Walter Cronkite could have been vice president of the United States, and that would have both ended the war in Vietnam with some dignity and prevented Watergate from becoming "our long national nightmare."
It's not even a long story. In 1972 I was political director for the presidential campaign of Sen. George McGovern. That July, just as a rather chaotic Democratic National Convention in Miami agreed to make McGovern the party's nominee, I convened a group of top campaign officials to come up with some options for the candidate to consider as his running mate. Armed with a poll showing Walter Cronkite to be the most trusted man in America, I proposed that the senator put forward Walter Cronkite for vice president.
My idea met with instant, and unanimous, disapproval.
Now there’s nothing wrong with being considered for office (though it does show Cronkite had a bias that was pretty widely known). But here’s the real issue…
Decades later, at a meeting of a corporate board on which they both served, George McGovern mentioned to Walter Cronkite that his name had been proposed as the vice presidential nominee at that stage of the campaign but was rejected because we were certain he would have turned us down. "On the contrary, George," the senator told me Cronkite replied, "I'd have accepted in a minute; anything to help end that dreadful war." At a later board meeting, Cronkite told a larger group that he would gladly have accepted the invitation to run with McGovern.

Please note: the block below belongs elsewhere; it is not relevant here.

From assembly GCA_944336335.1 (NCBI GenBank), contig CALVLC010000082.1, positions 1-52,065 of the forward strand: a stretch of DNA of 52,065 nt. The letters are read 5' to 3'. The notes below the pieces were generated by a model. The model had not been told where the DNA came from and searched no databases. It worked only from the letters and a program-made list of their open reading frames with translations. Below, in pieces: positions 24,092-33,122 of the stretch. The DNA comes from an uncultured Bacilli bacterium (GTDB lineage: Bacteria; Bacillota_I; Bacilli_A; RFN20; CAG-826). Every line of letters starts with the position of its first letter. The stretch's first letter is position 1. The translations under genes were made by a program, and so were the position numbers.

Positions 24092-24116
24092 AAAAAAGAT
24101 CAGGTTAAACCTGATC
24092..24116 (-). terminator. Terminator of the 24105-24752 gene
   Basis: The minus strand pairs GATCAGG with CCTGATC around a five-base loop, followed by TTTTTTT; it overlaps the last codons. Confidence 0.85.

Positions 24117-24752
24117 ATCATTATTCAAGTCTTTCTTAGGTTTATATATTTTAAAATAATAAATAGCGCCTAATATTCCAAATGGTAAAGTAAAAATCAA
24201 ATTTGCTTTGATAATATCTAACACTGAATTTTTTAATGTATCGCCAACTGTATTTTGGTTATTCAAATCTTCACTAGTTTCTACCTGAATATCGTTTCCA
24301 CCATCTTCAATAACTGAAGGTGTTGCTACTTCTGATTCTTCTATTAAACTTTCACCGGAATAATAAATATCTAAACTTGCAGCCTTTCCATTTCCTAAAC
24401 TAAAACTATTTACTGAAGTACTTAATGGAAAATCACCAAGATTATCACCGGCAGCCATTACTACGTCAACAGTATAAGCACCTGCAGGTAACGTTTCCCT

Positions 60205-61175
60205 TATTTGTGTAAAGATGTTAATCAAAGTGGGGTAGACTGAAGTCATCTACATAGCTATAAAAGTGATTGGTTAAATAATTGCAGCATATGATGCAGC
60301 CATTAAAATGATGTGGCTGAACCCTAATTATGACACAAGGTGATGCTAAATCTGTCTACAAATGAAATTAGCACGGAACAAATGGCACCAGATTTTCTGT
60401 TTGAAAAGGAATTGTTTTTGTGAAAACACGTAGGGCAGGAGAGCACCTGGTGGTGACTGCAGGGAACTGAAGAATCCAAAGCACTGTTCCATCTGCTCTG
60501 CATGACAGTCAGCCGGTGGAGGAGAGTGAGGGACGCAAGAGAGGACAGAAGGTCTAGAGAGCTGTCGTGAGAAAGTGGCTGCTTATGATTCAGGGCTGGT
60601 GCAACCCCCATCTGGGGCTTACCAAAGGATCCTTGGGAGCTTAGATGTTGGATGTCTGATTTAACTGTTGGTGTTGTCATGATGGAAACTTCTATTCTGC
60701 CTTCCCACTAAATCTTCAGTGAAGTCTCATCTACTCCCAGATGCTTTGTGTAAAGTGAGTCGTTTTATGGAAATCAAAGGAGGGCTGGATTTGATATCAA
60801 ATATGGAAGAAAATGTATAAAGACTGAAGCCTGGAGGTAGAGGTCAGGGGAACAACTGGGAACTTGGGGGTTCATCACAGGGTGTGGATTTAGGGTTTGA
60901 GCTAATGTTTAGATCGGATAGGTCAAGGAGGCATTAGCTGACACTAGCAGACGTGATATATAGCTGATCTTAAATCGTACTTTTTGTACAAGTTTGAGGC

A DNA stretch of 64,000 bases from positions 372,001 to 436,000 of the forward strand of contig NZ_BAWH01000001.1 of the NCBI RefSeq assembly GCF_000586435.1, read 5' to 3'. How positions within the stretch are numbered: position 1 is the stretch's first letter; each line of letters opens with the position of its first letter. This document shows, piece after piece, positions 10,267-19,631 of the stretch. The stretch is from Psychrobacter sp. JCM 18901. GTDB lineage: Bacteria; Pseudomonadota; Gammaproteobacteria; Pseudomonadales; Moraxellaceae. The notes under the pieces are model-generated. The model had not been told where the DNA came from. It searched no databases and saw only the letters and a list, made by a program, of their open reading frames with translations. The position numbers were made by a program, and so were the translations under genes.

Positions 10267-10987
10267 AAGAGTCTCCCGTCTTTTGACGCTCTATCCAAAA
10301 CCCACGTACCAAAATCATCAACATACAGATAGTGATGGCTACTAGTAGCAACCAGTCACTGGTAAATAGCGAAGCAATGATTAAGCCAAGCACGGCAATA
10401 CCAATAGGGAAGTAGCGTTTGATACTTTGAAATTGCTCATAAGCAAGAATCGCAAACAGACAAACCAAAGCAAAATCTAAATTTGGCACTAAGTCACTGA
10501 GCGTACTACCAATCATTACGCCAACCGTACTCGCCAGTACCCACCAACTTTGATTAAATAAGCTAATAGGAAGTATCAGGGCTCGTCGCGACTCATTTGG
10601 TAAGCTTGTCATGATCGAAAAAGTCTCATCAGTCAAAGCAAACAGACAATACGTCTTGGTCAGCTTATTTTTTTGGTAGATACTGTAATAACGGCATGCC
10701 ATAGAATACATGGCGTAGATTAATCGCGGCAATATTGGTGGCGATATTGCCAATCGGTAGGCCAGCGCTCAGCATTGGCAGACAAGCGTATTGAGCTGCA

He would have ACCEPTED THE OFFER! Walter Cronkite, the most trusted name in news, continued to report on the Nixon administration even though his bias against them was so great that he would have given up his journalism career to run against them in the current election. In fact, I did a little further digging and found this…
Walter Cronkite, May 19, 1971: "Many of us see a clear indication on the part of this administration of a grand conspiracy to destroy the credibility of the press. No one doubts the right of anyone to seek to correct distortion, to right untruths ... but the present campaign, spearheaded by Vice President Agnew and Republican National Chairman Sen. Robert Dole goes beyond that."
So not only did he dislike Nixon’s politics he actively thought the Administration was trying to destroy his credibility. Could there be a larger bias than considering someone your personal enemy and the enemy of your entire profession?
Given that I’d make two points.